SINGAPORE (Reuters) - Brent crude fell towards $96 a barrel on Monday after weak factory data from top energy consumer China, while doubts remained over an EU deal which had helped prices post their fourth biggest daily gain on record in the previous session.
A European Union oil embargo on Iranian oil shipments, which took effect on Sunday, should lend some support to prices, but analysts said the grim global macroeconomic picture was likely to cap possible gains.
Brent crude fell $1.17 to $96.63 a barrel by 0551 GMT while U.S. crude shed $1.20 to trade at $83.76.
On Friday, Brent crude rose more than $6 a barrel while U.S. crude jumped by more than $7, their fourth largest daily gains in dollar terms since the contracts were launched.
The gains were largely due to the optimism that coursed through financial markets after European leaders reduced the risk of a euro zone break-up by striking a deal to strengthen the region’s banking system and reduce the borrowing costs for Italy and Spain.
The upbeat mood soured after manufacturing activity in China, the world’s second biggest economy, worsened in June with export orders, usually an indicator of the economic health of North America and Europe, posting their biggest fall since December.
“Chinese data is one of the contributors to the softer turn this Monday, but I think the oil market has had time to think about the implication of the EU deal over the weekend and is reacting now,” said Ric Spooner, chief market analyst at CMC Markets.
“Until they (EU leaders) come up with an actual agreement there’s still a fair way to go as we still need to see the details of the agreement and conditions attached to it.”
A firmer dollar also weighed on commodities priced in the greenback.
China is the world’s second largest oil consumer and a private sector survey on Monday echoed government data released earlier showing factory activity in China shrank in June at the fastest pace in seven months as new export orders tumbled to depths last seen in March 2009.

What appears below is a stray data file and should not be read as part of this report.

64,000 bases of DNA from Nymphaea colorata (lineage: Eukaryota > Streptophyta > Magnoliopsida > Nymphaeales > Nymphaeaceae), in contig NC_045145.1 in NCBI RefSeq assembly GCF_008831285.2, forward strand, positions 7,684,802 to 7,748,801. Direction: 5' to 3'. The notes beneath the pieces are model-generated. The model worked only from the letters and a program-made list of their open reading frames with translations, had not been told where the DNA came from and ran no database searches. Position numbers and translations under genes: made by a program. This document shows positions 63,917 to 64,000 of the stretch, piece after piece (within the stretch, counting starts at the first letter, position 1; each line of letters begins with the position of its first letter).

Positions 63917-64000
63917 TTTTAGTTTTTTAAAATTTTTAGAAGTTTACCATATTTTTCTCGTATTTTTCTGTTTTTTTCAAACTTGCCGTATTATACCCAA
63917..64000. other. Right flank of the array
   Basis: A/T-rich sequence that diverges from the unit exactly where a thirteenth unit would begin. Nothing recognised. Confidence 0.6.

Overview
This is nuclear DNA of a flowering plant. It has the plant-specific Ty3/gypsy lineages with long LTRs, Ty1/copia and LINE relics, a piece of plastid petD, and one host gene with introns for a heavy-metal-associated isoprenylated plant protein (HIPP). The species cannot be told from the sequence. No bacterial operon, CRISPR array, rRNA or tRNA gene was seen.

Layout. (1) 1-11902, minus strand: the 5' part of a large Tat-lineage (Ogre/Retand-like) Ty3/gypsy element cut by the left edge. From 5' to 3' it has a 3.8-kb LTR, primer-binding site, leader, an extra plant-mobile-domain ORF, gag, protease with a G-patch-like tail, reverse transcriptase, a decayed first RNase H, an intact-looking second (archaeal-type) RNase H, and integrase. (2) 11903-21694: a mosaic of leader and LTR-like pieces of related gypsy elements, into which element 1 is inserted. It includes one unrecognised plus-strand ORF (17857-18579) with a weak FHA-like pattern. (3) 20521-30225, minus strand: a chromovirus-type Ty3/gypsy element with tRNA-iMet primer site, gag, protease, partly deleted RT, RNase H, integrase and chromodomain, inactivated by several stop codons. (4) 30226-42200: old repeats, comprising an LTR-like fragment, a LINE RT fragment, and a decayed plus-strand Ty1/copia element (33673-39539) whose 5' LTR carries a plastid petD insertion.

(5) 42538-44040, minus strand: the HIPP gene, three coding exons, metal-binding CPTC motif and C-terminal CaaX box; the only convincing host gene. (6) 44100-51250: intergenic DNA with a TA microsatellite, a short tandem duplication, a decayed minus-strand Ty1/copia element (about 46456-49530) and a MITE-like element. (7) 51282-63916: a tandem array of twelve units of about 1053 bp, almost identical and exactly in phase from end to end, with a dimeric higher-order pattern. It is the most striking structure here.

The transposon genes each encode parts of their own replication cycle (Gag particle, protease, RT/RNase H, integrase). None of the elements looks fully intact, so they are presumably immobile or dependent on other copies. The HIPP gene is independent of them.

The economic outlook for Europe was also weak, with French Finance Minister Pierre Moscovici saying on Sunday the government would lower its growth forecasts for 2012 and 2013 given the worsening economic climate.
Oil prices, however, were expected to gain support from a strike by offshore workers in Norway’s oil sector that entered its second week on Sunday, with labour unions bracing for a long conflict and possible escalation to further lower output from the eighth largest oil exporter.
This coincides with the EU ban on Iranian crude imports, which is part of a push by Western countries aimed at choking Iran’s export earnings to try to force it to curb a nuclear programme they fear includes weapons development. Tehran says it has no such plan.
Iran dismissed the embargo saying it was fully prepared to counter the impact of sanctions with a $150 billion war chest of foreign reserves.
Iran’s supply slipped by 180,000 bpd to 2.95 million bpd in June, according to a Reuters survey of sources at oil companies, OPEC officials and analysts. That would be its lowest output since it produced 2.81 million bpd in 1989, according to figures from the U.S. Energy Information Administration.
The reduction in Iranian supply is expected to support Brent crude oil prices, though macro market performance will likely have a bigger impact, ANZ analysts said in a note on Monday.
“Calls by Iran for an emergency OPEC meeting to discuss oversupply and the impact on oil prices may also provide a boost this week, although external macro market performances will likely have a bigger influence.”
Also in the Middle East, Iraq’s oil exports dropped to 2.403 million barrels per day (bpd) on average in June compared with 2.452 million bpd in May, the oil ministry said over the weekend.